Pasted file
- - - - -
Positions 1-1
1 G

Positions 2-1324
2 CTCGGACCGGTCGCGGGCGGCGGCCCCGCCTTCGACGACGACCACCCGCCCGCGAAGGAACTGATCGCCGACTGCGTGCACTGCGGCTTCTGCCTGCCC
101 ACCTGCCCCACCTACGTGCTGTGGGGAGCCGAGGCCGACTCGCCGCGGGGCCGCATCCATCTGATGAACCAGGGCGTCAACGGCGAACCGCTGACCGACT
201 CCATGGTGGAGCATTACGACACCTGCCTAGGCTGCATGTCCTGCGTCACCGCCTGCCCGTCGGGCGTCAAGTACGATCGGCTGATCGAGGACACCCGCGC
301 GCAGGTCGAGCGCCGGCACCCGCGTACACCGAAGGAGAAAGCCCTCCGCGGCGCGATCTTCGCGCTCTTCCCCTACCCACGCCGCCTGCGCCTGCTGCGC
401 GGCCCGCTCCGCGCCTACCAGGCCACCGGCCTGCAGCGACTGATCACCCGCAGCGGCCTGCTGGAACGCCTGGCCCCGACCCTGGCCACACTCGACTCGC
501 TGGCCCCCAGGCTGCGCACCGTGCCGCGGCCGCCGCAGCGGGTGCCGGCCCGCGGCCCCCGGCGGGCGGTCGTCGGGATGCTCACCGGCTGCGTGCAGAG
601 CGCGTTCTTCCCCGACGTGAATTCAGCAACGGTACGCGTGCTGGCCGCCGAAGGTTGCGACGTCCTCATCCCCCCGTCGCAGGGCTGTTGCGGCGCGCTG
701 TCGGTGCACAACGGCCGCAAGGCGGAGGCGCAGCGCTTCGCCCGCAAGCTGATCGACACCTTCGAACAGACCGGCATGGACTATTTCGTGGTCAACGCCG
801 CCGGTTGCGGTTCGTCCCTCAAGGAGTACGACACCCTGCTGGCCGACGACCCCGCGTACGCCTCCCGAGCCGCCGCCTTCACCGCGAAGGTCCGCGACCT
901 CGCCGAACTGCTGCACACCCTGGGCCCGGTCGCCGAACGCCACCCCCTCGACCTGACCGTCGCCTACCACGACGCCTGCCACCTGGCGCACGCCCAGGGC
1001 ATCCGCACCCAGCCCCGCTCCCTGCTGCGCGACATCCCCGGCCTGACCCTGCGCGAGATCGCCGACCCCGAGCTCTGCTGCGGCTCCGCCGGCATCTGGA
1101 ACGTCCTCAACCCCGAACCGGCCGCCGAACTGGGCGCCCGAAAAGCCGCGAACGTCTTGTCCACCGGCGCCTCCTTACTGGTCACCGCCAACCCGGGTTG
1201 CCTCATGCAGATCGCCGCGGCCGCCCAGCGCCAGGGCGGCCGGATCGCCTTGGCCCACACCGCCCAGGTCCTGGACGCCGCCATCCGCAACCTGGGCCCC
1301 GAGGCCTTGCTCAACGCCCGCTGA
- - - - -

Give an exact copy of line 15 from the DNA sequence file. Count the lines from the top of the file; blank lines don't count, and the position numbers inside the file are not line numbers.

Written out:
1101 ACGTCCTCAACCCCGAACCGGCCGCCGAACTGGGCGCCCGAAAAGCCGCGAACGTCTTGTCCACCGGCGCCTCCTTACTGGTCACCGCCAACCCGGGTTG